Those who convened it are celebrating that it did not collapse. Some think it achieved a few things of constitution making value. But very few think it was of any seminal value. Was the confab a waste, and if so why did it not live up the billing?
As with many things Nigerian, the truth is far more complex than is canvassed on the major sides of the cleavages generated on the subject. But discussing Nigeria, its troubles and failure to claim its promise, has become too frustrating for people whose primary goal is truth, because many who seek to advance a specific perspective, either to capture power, or wealth or to ingratiate themselves to power. are in full array, stalking those who do not praise sing their point of view, After years of striving to encourage an understanding of a culture of a market place of ideas that pay little attention to persons but to issues and options of choices on the issues I sometimes feel like not bothering. Still the nature of the stakes for a conclave such as the National conference, make a review of such a conference an imperative of being.
Let me begin with a caveat about the idea of a national conference. There are those who have opposed a national conference, seeing such as an invitation to break up Nigeria, while others have insisted that a national conference is imperative if Nigeria is not to fall apart in 2014. This is partly why some celebrate the conference having avoided a deadlock. I have always argued that talk is good, whether it be cheap or not. Sure action is better than talk but few actions come without talk. Action is the trail and tail of talk.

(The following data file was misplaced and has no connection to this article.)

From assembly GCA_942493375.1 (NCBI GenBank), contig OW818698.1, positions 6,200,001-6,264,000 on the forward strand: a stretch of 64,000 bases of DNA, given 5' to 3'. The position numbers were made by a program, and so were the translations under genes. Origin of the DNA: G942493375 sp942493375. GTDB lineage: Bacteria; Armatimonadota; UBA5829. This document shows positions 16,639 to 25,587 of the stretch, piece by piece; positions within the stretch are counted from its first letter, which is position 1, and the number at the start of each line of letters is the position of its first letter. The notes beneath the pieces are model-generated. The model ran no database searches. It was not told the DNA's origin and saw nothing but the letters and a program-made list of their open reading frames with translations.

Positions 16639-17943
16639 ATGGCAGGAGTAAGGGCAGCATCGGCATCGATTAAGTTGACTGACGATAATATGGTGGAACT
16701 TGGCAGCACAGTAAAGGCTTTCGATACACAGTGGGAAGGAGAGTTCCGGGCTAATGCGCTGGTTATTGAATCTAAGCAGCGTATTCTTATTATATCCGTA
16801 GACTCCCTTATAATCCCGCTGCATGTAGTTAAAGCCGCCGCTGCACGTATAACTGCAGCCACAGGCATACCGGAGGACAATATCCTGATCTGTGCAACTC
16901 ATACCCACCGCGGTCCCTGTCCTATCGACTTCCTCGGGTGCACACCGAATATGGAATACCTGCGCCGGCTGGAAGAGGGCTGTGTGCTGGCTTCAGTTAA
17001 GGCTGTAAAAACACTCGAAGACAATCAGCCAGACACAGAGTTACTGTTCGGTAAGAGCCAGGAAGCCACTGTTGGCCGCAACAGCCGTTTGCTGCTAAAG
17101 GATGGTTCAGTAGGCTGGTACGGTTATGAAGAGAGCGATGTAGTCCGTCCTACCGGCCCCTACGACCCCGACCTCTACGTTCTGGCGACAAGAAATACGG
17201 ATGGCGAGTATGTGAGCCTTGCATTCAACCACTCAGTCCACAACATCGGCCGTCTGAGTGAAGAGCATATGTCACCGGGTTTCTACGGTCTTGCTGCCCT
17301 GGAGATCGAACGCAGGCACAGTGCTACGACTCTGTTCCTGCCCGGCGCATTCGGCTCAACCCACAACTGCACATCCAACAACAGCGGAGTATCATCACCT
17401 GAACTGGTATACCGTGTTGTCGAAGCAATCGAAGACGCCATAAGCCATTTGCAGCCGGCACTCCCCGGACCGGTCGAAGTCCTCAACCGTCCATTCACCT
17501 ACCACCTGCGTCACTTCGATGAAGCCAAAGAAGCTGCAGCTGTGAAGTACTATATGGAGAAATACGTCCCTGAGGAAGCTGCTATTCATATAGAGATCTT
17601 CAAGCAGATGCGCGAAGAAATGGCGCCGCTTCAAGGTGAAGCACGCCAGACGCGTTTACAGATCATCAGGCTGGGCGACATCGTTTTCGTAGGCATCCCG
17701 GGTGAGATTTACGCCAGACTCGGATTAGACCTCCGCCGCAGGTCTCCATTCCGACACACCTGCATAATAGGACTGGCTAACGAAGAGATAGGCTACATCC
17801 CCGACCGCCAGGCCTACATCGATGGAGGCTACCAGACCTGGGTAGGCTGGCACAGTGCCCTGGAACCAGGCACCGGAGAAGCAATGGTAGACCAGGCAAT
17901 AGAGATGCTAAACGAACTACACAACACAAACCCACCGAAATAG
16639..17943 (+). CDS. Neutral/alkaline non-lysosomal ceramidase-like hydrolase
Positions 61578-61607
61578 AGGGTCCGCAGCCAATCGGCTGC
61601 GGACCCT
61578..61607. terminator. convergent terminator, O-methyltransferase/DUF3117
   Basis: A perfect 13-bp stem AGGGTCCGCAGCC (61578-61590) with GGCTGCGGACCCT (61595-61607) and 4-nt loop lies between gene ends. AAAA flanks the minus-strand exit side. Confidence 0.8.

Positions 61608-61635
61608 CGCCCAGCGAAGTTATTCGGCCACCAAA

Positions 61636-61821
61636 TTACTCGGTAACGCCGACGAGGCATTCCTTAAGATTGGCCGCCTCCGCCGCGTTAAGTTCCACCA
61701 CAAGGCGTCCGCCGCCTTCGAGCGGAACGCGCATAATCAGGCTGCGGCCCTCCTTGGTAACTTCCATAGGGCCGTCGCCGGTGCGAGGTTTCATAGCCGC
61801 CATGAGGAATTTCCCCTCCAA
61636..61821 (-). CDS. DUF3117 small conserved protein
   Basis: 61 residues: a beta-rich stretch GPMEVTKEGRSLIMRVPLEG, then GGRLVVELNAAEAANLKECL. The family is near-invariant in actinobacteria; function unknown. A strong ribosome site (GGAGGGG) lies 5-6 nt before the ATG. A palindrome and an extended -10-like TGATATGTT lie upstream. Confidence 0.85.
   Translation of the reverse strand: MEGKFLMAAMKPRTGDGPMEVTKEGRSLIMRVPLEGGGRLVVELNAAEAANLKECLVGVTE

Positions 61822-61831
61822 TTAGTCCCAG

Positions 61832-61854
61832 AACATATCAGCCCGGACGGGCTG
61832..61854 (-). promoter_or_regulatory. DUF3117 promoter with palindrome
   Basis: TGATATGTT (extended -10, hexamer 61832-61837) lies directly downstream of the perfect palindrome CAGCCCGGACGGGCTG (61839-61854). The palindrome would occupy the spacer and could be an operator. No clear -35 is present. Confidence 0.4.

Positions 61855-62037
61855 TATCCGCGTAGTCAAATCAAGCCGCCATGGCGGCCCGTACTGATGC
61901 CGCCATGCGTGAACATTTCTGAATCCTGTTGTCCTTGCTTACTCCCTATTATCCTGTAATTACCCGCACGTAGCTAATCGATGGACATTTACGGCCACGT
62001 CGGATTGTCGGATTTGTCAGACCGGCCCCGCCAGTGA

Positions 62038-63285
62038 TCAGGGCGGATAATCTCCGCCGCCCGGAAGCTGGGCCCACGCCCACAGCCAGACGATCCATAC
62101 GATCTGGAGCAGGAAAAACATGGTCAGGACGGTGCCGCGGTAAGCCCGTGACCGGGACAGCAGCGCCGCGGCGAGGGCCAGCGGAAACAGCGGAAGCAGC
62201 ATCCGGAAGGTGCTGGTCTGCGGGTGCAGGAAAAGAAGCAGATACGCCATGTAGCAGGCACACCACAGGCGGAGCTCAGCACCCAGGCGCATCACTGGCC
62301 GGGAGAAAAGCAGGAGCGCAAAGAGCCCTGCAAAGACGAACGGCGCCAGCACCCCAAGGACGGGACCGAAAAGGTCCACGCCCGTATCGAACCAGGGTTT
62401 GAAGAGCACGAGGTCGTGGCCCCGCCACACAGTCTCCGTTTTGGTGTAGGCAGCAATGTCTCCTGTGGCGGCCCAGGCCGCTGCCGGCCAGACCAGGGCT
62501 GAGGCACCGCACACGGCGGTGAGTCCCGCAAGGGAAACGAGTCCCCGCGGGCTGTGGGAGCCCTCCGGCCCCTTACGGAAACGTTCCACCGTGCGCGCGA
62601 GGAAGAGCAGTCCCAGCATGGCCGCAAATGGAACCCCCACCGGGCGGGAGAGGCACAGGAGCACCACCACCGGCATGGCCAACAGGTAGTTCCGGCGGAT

I actually promoted a ‘private national conference’ during the Abacha era. Serving as chairman of the planning committee of a conference hatched in collaboration with the then Secretary – General of the Catholic Bishops Conference, The Reverend Mathew Hassan Kukah, and Rev. Father George Ehusani and others we convened leaders of thought from across the breath of the country at St Leo’s Catholic Church in Ikeja and raised the big question – Quo Vadis Nigeria.